Technology can be a valuable partner in helping youth develop skills for engaging with peers, while also helping them critically and mindfully use media, tell their own stories, and master tools used for communication and work.
In spring and summer 2023, the Learning Games Lab hosted five in-person sessions for youth, led by faculty and staff in the Department of Innovative Media, Research and Extension:
A total of 59 students entering grades 6, 7, and 8 participated. During the week, youth played, evaluated, and analyzed existing games on various gaming platforms such as computer, iPad, and VR, provided feedback on character designs for our upcoming cooking game Theme Park Kitchen, and learned about the transformational game design process.
Although most Learning Games Lab Think Tank sessions are conducted in the summer, this year we had an opportunity to bring students in over spring break. Adjusting the program to a shorter timeframe, we conducted two sessions of two days each. In these sessions, students were introduced to the basics of game design and engaged in a series of activities giving feedback on prototype characters of one of our games in development.
In 2023, we conducted three weeklong summer think tank sessions. (Youth spent a half day with us, either in the mornings or in the afternoons). These longer sessions included more collaborative activities that helped consultants get comfortable with articulating their ideas and giving feedback. By collaborating with tools, producing content with tech, and designing and delivering digital presentations, youth enhanced their digital fluency and media literacy skills.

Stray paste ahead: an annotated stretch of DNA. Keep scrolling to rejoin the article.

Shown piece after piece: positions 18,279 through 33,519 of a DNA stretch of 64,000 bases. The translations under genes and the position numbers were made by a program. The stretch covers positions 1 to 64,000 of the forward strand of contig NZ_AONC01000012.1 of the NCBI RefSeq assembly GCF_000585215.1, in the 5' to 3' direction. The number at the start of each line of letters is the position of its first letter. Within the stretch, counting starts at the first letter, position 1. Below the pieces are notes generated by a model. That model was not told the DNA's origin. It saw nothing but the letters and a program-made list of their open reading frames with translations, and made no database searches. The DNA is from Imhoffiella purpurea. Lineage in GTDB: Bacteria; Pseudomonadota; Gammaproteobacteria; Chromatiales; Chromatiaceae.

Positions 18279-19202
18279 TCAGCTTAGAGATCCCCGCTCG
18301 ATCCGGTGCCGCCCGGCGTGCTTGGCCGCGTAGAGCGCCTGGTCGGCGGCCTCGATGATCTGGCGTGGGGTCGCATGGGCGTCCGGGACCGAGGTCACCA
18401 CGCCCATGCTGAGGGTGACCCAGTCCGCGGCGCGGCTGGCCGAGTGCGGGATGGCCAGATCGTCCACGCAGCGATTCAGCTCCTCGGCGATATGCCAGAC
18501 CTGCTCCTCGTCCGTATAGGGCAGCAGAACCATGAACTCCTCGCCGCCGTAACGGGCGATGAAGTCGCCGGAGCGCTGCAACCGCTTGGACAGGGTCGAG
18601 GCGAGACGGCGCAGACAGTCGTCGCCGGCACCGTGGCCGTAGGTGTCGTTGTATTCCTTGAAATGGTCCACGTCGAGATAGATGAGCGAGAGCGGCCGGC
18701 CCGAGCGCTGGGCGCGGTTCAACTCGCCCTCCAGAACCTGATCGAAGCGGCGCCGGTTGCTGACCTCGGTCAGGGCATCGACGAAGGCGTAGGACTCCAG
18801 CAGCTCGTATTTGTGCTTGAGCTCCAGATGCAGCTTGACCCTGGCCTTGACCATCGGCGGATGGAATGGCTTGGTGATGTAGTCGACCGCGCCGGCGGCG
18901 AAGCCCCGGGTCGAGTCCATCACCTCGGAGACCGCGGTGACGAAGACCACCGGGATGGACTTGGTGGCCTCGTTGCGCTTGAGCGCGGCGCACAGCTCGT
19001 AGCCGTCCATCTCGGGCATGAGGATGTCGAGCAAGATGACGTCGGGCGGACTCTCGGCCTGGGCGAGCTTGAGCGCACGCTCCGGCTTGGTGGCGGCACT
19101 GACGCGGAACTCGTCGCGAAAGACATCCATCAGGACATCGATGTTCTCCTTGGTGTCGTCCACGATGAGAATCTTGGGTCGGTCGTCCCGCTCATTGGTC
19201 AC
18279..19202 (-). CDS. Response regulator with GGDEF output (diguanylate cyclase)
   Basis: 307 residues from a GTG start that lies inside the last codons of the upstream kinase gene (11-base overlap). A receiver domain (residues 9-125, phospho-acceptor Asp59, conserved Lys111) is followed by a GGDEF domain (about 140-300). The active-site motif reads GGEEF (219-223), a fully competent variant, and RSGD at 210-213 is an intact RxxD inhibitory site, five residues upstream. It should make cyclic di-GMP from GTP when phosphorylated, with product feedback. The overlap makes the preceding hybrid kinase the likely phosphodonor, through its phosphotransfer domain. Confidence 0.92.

In each session, consultants worked in groups to develop ideas for a videogame based on a problem they perceive in their community. After they shared their thoughts around topics that mattered to them (such as climate change and pollution), they were introduced to digital tools like Marvel that they used to create prototypes of their games for a game pitch.
At the end of each week, consultants presented their designs. In order to support the consultants with their assimilation of the concepts learned throughout the week, and to recognize their talents and helpful feedback, parents were invited to be part of this presentation. Consultants talked about their game designs, explained their concerns around the game topic, and described the concepts learned and how they were applied in their own character design and game functionality.
Summer consultants and parents gave final feedback to help us learn more about their experiences in the Learning Games Lab. Survey data (24 parents, 24 youth) showed youth found the Learning Games Lab to be fun and informative, and considered the skills taught in the session to be very useful. They describe the session as a place to play, review and learn about making games. Most of the youth (15; 65%) ranked the Learning Games Lab experience as "extremely good." Parents and guardians saw improvement in "creative process and group work", and "...think[ing] about how to make the world better".
For information about upcoming Think Tanks, and other youth programs at the Learning Games Lab, see https://innovativemedia.nmsu.edu/think-tanks.html or follow us on Facebook, Twitter/X, or Instagram.
Written by Joel Gonzalez Parra, Student Assistant, Innovative Media Research and Extension, and Matheus Cezarotto, PhD, Visiting Assistant Professor, Innovative Media Research and Extension.